In evaluating the socio-economic impact of e-tolls, the review panel has found that the system is unsustainable, that there is widespread opposition to it, that the poor and working class are bearing the brunt of the financial burden, and that alternative methods of funding should be sought.
Last week the Premier promised further consultations with all stakeholders, yet he still insists that motorists continue to pay e-tolls.
By doing so, the premier unnecessarily dumps the people of Gauteng into further drawn-out review processes, which will inevitably lead to the same conclusion that e-tolls are unjust, and should be scrapped.
In its recommendations, the panel proposed a so-called hybrid system where funding sourced from tolls and other means, such as increased licensing fees, tyre taxes, issuing prepaid e-tags upon vehicle license renewals, and ring-fencing the fuel levy.
In short, Makhura’s panel has recommended that e-tolling must remain when the vast majority of us oppose it.
Today we demand that the Premier places the decision on e-tolling in the hands of the people.
The DA today calls on Premier David Makhura to announce a referendum on e-tolls in his State of the Province address on 19 February.
He must ask the people of Gauteng to say “yes” or “no” on the scrapping of e-tolls.
He must then use this mandate from the people to negotiate the end of e-tolling with national government.
The people’s voice on e-tolling must prevail, not the panel’s voice.
The panel’s recommendation of a hybrid model overcomplicates an already uncertain funding regime – and still forces the public to pay through one “stealth tax” after another.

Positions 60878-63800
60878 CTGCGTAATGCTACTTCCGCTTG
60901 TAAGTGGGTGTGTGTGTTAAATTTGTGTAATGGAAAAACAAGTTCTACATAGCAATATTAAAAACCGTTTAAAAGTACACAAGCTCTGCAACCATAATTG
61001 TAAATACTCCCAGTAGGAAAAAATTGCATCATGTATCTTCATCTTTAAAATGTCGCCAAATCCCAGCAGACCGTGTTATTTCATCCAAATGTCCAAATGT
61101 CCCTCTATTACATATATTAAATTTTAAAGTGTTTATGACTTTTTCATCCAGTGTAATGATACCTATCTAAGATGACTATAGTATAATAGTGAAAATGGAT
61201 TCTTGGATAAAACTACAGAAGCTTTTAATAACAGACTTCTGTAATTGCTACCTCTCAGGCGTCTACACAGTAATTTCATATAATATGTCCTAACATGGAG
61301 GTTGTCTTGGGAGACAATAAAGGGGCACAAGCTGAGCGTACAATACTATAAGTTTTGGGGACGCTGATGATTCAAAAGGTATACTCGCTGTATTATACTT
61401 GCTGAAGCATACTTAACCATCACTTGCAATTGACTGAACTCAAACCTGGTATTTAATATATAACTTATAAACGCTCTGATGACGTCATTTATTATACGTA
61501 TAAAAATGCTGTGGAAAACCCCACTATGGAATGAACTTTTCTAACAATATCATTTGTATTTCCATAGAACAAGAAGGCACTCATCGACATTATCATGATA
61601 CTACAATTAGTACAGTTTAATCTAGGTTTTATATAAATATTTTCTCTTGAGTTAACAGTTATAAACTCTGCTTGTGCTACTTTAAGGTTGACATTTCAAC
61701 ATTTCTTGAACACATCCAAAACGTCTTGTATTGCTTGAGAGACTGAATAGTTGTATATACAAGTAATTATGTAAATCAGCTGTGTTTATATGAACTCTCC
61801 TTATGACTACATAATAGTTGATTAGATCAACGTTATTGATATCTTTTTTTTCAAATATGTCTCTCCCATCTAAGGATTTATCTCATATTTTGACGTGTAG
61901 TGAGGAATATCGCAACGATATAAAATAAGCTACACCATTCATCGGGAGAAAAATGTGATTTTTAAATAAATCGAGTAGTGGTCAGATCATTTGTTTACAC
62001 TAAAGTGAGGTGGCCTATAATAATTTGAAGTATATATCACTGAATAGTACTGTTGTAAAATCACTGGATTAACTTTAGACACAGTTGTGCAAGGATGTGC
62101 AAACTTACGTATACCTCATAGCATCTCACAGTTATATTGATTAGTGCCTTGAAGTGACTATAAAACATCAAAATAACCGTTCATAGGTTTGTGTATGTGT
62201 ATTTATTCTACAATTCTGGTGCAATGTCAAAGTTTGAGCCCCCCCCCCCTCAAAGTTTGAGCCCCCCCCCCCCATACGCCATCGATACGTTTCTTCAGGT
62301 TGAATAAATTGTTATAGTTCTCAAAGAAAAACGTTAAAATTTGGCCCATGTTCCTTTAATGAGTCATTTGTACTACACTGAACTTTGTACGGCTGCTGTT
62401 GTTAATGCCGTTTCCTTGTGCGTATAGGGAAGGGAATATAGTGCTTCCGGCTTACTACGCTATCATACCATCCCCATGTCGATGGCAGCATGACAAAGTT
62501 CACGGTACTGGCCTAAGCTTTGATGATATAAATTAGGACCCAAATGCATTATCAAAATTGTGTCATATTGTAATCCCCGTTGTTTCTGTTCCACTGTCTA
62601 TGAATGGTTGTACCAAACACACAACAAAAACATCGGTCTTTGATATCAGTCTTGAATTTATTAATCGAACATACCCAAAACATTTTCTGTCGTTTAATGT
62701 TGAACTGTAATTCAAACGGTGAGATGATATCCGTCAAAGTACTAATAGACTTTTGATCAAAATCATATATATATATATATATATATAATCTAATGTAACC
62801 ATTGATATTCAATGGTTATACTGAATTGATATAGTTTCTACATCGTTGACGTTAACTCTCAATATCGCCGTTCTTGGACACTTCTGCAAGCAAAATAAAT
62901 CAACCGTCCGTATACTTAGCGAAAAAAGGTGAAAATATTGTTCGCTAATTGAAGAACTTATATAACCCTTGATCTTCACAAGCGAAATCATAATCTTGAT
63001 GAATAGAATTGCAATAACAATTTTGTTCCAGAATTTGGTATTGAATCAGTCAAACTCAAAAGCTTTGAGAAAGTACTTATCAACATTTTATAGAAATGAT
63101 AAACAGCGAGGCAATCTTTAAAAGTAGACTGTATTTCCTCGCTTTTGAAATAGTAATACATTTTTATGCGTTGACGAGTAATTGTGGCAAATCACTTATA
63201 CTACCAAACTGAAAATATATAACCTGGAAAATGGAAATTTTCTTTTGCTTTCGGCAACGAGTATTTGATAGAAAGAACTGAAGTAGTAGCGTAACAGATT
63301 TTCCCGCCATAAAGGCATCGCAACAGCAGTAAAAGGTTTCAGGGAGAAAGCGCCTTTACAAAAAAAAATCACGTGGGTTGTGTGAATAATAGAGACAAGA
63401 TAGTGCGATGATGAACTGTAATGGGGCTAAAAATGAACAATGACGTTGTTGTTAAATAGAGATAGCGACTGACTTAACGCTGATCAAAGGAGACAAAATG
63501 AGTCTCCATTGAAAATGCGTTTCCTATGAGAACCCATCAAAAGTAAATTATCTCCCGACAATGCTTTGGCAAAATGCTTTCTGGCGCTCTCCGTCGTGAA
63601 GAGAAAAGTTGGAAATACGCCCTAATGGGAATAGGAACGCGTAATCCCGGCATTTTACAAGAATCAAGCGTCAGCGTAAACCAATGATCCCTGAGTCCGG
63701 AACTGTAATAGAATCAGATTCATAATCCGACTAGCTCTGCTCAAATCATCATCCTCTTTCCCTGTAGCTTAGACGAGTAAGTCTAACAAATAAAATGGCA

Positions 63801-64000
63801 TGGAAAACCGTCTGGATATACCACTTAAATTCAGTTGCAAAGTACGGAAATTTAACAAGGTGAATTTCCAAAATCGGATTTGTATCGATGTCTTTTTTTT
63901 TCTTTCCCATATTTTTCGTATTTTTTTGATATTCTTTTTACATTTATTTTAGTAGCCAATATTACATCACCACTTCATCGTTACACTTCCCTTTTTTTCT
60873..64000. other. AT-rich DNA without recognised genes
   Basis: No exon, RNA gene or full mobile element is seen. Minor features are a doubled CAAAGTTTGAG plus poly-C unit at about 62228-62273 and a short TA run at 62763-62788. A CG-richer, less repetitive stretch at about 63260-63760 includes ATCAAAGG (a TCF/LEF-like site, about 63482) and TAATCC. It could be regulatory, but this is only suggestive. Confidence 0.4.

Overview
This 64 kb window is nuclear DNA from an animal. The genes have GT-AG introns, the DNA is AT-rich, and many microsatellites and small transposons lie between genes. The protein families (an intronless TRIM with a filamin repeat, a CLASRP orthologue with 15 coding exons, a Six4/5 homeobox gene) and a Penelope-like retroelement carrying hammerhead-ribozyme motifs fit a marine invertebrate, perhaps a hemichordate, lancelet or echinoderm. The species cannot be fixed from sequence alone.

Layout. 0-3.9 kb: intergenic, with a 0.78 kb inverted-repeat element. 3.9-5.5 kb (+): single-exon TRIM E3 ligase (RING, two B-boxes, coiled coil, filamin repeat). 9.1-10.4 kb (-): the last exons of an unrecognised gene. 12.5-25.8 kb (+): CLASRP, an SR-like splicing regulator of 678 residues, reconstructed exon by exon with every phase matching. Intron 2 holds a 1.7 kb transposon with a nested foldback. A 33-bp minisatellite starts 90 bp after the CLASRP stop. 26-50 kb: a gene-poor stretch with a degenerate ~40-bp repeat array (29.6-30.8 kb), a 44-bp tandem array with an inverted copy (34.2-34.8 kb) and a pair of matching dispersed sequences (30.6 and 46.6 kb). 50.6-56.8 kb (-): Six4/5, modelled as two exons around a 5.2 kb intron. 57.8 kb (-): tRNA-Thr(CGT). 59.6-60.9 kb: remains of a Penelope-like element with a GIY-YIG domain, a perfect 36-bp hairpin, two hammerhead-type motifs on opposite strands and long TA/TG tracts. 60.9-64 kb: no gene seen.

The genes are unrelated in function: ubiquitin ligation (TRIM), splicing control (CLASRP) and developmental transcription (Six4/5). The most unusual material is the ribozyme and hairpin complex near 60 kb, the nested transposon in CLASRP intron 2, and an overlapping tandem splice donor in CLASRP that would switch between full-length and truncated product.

Shifting gantries around is not pro-poor in the least as Makhura claims. It is anti-poor. E-tolls drive up the costs of goods and services, severely slow down economic growth, and hamper job creation. All residents, including the poor, will still pay for e-tolls through higher prices, lost jobs and restricted movement.
The review panel process offered the people of Gauteng no relief whatsoever, and they will be forced to pay – despite the premier promising otherwise.
In his last State of the Province Address, the premier acknowledged the need to review e-tolls, and many communities and stakeholders were consulted.
The Premier now has to take the next step and call for a provincial referendum in terms of Section 127 of the Constitution asking only one question: Should e-tolls be scrapped?
A referendum is the most direct and effective way to tell government that e-tolls must go.
DA Gauteng Provincial Leader
082 960 3743
DA Gauteng Shadow MEC for Roads and Transport
082 387 2540